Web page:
5. Elizabeth Kellett says:

    Micro fibers are microscopic and can’t be ‘picked up’! so this will not create jobs!… and this is why I buy only natural fiber clothes. We don’t HAVE to buy cheap Asian clothing! and pollutiion controls will not stop this on the individual level… If YOU bought cheap nylon clothing and wash it, YOU are creating this pollution… Stop blaming others and change yourselves! Use clothing made ORGANIC cotton, wool or hemp!


    • Paul Demorest says:

      I detect a microscopic feeling of venom here, some have not the means to purchase all natural fiber clothing and the only alternative in some cases would be the cheap Asian imports, but should we not pull together in trying to change?.
      Great catch Alvin as per normal.


    • Adam says:

      If this report reads the way I read it the fibres are making their way into the food chain EVEN into the cellular make up of the food chain…considering the evaporation/precipitation cycle you could assume these fibres are making their way into organic farming processes as well. How do you get away from that? EVERYONE in fact most unfortunately will not cease using man made fibres. This will continue to build on itself. A logical solution would be some sort of filter or process to capture these fibres to prevent them from exiting into the water supply. I’m not a scientist….but if anyone reading this is there’san idea. 🙂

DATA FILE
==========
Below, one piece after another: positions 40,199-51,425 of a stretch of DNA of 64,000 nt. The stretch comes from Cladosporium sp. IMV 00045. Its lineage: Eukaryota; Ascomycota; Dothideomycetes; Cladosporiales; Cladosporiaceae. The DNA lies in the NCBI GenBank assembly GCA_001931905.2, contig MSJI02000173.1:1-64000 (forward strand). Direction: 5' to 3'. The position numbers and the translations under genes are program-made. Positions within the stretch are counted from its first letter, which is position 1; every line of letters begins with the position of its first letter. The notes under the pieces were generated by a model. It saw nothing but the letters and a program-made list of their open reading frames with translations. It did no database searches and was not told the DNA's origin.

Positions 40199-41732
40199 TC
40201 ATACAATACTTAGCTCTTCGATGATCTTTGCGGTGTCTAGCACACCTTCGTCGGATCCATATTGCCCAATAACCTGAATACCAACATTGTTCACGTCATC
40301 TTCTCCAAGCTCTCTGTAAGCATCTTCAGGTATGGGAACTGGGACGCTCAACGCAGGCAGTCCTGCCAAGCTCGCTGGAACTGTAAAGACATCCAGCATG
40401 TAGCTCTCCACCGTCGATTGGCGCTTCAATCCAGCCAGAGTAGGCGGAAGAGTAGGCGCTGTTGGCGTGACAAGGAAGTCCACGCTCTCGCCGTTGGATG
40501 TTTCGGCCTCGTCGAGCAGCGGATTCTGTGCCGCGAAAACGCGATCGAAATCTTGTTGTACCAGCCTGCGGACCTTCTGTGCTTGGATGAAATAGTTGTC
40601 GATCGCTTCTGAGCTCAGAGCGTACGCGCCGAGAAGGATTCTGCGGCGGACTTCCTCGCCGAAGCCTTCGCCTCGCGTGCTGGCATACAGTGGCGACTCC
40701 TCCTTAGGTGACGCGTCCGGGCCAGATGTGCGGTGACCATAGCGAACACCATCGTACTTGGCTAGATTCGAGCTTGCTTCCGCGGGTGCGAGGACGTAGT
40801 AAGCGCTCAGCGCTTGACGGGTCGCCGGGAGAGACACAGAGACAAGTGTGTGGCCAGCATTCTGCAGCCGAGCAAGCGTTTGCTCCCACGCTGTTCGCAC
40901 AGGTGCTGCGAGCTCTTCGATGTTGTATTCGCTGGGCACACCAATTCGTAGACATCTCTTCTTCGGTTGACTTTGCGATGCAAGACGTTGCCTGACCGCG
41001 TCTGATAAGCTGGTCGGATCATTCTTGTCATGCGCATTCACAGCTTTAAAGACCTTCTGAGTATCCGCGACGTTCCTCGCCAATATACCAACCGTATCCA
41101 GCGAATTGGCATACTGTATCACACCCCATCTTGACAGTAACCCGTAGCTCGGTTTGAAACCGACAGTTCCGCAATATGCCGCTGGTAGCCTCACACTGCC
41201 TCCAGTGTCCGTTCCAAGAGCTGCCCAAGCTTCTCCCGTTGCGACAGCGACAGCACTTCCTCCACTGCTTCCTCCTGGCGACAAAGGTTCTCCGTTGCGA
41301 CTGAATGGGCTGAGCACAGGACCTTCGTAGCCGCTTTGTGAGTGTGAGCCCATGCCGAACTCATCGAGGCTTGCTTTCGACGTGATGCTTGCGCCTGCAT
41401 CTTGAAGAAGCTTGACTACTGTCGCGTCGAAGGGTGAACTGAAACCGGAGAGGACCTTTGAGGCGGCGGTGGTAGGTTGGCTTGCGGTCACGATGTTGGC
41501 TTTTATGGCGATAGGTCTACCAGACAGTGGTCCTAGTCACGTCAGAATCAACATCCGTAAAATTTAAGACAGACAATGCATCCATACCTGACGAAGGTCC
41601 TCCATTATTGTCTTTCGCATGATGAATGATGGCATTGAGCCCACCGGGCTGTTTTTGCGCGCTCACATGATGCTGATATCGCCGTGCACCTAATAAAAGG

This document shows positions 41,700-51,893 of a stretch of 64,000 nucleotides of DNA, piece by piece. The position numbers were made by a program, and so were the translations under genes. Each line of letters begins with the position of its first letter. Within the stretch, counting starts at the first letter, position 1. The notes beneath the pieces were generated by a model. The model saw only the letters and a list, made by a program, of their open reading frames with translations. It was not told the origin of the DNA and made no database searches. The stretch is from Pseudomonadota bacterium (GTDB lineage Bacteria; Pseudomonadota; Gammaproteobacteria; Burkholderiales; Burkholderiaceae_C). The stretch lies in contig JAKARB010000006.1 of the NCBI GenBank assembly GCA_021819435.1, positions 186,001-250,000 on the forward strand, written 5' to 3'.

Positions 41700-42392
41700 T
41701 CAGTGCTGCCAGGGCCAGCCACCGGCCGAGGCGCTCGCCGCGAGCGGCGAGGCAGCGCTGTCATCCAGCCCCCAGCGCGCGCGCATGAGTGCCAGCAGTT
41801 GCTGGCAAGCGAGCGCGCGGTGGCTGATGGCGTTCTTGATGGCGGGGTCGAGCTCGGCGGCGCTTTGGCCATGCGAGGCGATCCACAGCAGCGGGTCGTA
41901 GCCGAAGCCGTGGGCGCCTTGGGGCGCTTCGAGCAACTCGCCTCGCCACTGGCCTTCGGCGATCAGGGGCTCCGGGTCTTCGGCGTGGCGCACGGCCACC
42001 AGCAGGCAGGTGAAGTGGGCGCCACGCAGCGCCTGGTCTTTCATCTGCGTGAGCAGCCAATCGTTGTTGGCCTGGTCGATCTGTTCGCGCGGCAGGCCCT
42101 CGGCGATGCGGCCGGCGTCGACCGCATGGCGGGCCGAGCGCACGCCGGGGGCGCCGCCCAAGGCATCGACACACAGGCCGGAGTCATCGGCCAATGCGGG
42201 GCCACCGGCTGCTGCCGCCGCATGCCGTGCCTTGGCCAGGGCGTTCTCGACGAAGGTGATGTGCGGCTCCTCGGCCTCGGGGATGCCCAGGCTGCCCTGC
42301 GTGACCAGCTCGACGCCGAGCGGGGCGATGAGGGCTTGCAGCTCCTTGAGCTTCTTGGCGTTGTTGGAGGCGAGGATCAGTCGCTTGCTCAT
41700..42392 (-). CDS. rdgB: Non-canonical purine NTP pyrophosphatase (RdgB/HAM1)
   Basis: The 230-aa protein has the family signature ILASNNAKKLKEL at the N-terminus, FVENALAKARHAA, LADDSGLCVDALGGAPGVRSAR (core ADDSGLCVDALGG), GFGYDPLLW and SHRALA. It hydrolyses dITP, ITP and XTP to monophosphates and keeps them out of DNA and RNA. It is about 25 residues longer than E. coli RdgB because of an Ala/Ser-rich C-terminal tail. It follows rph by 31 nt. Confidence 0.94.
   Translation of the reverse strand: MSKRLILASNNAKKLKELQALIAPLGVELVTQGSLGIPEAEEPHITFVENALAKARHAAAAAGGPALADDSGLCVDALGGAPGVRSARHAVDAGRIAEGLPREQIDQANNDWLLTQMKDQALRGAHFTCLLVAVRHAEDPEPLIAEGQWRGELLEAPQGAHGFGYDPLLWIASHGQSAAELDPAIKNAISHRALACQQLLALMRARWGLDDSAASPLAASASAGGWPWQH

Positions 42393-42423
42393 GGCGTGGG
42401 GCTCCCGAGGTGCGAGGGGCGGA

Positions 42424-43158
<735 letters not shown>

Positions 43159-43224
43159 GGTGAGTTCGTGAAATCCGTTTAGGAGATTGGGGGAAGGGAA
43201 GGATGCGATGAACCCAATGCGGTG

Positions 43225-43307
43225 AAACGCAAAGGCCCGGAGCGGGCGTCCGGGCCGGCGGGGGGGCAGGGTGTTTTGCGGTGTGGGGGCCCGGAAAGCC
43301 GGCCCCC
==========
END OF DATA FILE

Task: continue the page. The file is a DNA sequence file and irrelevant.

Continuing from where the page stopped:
• cammac says:

      Nice simple way to look at it, sometimes there’s a bigger picture i.e affordability etc etc..


  6. Man made materials = Man made mess


  7. Caroline Keenan says:

    Like the lady says, blame yourself. You’re the one buying that cheap stuff. By the real stuff, it lasts forever. I have high quality cotton shirts that are 30 years old. And if you want something really nice buy silk.
    The real cuprit here are the large corporations and the collosal oil grab. What percentage of that oil goes into making synthetics? Then they manufacture it in Asia for cheap unionless labour. Then there’s Monsanto and the agriculture grab. Grow more GMO’s to make even more, cheaper plastics?